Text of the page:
Bar News - June 21, 2013
Intellectual Property Law: Chinese Trademark Trolls Mean Trouble for US Companies
By: Teresa C. Tucker
First-to-file trademark law in China is causing headaches for US companies as trolls register names already in use.
After selling wine for years in China under a trademark it thought it had the right to use, renowned French winemaker Castel Freres SAS and its Chinese agent were ordered by a Chinese court to stop all sales under the brand and pay US $5 million in compensation to a Shanghai wine company for trademark infringement.
The trademark in question, “Ka Si Te,” is the known transliteration of “Castel.” So, why couldn’t Castel use the transliteration of its own well-known name? The answer is uncomplicated, yet perplexing to many US companies.
Unlike American trademark law, Chinese trademark law, with few exceptions, states that the first person to register a trademark becomes its lawful owner, even if that trademark has previously been used by others in China. In Castel’s case, this resulted in disaster.
Castel entered the Chinese market in 1998. In 2001, it began distribution of wine under the name “Zhang Yu Ka Si Te.” Sales were strong, and the brand “Ka Si Te” became known among Chinese customers. In 2002, Castel applied for registration of its “Castel” trademark. This registration was granted in 2007.
Meanwhile, in 2005, Castel became aware of a 2000 Chinese trademark registration for “Ka Si Te” in the name of Li Dao Zhi (Li), a Spanish-Chinese winemaker. Castel concluded that Li had recognized and acted on an opportunity to register the trademark, with the only intention of preventing a competitor’s brand from gaining lawful access to the Chinese market.
Castel filed a request to cancel the registration based on the registrant’s non-use of the trademark. The cancellation action lasted six years, before the Supreme People’s Court ultimately ruled in Li’s favor. During this time, Li had begun selling wine in China under the “Ka Si Te” trademark.
In 2009, Li filed a trademark infringement lawsuit against Castel and its agent. The court held three hearings during which Castel argued that its use of the “Ka Si Te” trademark was in good faith, particularly since it is the transliteration of its well known name. The court ruled in favor of Li and ordered Castel and its agent to pay Li $5 million. Meanwhile, Li began enforcing its trademark against Castel and its Chinese distributors.
In at least one instance, the court has ordered cessation of sales of Castel’s “counterfeit” “Ka Si Te” wines. In other disputes, Li has been working with Chinese law enforcement departments to raid and penalize the sellers and resellers.
This “first to file” trademark system in China has allowed for a growing trend of “trademark trolls” – Chinese companies or individuals who strategically register trademarks belonging to others who have delayed or failed to register their marks in China. By registering, these trolls become the lawful owner of the hijacked trademark. As a result, they can then demand large sums of money to sell the mark back to the original owner, or worse, bring an infringement action to enforce their rights as the lawful owner of the registration against the original owner, who has made plans to use its mark or has already invested in using the mark in China.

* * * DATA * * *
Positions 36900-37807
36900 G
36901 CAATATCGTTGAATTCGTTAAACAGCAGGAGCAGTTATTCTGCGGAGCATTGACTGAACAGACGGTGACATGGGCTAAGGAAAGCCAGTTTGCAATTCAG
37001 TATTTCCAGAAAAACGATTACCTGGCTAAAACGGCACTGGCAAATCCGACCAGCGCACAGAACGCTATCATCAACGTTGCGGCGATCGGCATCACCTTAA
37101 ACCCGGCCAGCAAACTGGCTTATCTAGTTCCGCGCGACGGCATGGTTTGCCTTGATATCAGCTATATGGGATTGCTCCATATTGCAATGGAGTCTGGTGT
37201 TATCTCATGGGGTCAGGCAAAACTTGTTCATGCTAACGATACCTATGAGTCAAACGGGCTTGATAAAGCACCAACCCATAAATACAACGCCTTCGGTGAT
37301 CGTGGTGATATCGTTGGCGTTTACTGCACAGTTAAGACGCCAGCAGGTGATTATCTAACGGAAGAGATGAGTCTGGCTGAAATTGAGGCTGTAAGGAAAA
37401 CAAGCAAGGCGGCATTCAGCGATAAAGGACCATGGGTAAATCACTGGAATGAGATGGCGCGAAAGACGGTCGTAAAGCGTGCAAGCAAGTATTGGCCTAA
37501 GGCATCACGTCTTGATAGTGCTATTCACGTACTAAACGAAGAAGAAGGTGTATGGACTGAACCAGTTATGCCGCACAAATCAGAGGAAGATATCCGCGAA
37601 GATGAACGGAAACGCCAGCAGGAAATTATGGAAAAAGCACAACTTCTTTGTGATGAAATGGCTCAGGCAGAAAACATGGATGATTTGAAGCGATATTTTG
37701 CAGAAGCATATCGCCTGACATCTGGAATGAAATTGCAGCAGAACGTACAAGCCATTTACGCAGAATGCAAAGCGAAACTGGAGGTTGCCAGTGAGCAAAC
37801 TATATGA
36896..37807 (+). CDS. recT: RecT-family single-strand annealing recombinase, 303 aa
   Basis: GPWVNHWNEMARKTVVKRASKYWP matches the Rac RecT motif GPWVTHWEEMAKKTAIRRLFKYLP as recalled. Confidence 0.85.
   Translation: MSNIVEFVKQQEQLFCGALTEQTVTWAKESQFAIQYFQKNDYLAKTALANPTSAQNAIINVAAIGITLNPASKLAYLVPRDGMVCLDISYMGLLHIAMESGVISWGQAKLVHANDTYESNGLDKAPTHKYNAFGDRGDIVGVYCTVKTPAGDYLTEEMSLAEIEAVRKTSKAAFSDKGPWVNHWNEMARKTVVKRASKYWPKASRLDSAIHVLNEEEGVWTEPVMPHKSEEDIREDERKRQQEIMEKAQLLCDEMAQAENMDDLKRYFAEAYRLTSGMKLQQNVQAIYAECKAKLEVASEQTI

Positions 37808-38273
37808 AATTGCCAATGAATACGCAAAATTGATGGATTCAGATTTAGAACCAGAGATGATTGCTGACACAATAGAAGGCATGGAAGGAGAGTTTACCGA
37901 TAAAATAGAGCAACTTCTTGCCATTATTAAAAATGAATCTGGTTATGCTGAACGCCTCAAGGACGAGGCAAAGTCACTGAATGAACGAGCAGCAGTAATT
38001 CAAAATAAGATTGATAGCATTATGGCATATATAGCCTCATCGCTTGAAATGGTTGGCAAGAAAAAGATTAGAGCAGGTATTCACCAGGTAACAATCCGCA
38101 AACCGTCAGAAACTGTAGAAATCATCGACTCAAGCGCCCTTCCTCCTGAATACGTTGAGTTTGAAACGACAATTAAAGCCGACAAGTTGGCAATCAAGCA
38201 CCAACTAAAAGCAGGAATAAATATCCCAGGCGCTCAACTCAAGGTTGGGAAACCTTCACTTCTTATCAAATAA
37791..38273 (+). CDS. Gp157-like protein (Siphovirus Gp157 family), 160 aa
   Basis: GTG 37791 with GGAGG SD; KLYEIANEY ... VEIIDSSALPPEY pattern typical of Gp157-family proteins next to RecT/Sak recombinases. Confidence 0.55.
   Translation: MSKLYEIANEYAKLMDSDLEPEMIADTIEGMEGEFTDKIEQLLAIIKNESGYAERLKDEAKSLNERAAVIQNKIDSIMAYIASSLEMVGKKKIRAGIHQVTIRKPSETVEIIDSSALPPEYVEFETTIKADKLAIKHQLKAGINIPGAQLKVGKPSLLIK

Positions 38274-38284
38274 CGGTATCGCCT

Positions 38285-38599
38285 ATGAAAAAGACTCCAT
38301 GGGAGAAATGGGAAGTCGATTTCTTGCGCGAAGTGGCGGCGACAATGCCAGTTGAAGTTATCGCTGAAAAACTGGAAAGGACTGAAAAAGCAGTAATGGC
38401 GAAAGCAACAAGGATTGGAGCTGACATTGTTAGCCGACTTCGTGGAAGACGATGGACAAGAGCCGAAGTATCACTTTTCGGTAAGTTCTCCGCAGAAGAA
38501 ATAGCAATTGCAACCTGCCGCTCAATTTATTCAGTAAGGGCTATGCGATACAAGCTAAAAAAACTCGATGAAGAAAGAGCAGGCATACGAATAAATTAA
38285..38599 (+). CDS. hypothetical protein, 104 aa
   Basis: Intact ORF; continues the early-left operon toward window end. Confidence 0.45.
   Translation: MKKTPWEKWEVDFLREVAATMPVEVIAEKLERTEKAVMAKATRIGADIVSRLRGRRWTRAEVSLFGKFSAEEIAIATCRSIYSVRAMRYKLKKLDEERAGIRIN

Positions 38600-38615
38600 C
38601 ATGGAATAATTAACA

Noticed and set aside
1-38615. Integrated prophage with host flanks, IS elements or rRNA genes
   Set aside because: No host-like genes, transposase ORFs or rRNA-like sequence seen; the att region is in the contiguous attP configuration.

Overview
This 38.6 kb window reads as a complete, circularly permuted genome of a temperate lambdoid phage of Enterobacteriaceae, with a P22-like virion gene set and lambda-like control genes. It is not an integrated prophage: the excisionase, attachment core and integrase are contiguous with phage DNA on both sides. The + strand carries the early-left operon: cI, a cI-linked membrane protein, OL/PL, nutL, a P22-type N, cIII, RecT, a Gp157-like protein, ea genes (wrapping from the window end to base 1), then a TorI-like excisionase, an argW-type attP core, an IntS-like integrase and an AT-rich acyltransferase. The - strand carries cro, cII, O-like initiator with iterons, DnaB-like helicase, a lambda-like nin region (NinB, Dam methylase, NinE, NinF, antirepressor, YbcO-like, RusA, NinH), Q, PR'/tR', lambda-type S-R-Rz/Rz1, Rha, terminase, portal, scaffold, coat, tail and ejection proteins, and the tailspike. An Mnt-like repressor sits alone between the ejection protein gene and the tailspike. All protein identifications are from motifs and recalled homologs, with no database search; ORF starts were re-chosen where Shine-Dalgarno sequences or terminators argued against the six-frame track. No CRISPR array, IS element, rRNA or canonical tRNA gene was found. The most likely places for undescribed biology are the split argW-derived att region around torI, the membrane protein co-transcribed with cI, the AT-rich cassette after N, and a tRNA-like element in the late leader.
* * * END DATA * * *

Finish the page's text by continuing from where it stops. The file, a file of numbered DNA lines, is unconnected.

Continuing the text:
Viewed as an effort to address this problem, the Legislative Affairs Office of China’s State Council has released draft amendments to the current trademark law, with respect to opposition practices. Among other things, the amendments provide that if a trademark applicant, due to a contractual relationship, business contacts, geographic location or other relationship, obtains knowledge of another party’s prior rightful use of a trademark in Mainland China and nonetheless applies for registration of that other party’s mark in bad faith, such an application may be rejected or be vulnerable to cancellation by the prior user. The existence of a prior relationship would relieve the prior owner of the difficulty and extremely high burden of proving bad faith. The draft amendments do not address circumstances where the prior user’s trademark has become known in China, but there is no relationship between the parties, as was the situation with Castel and Li.
The new law is not expected to go in to effect for many months and may be amended before promulgation. It is not expected to be retroactive. Nor is it expected to have a great impact on the “trademark troll” situation, unless the troll has had some kind of relationship with or resides in close proximity to the trademark user.
Entities and individuals that do business in China, either by selling or sourcing products, should be aware of the advantage of promptly registering their trademarks in China, including in Chinese characters. Ideally, this should be undertaken before products are sold or manufactured in China.
If is it discovered that a trademark has already been registered by a third party, steps to obtain the cancellation of that registration, to the extent available, should be considered. Until the law is reformed to quell the abusive practices of trademark trolls in China, the best offense remains a good defense.
Teresa C. Tucker manages the trademark and copyright practice group of Grossman Tucker Perreault & Pfleger in Manchester, and has practiced in the areas of trademarks and copyrights for 20 years.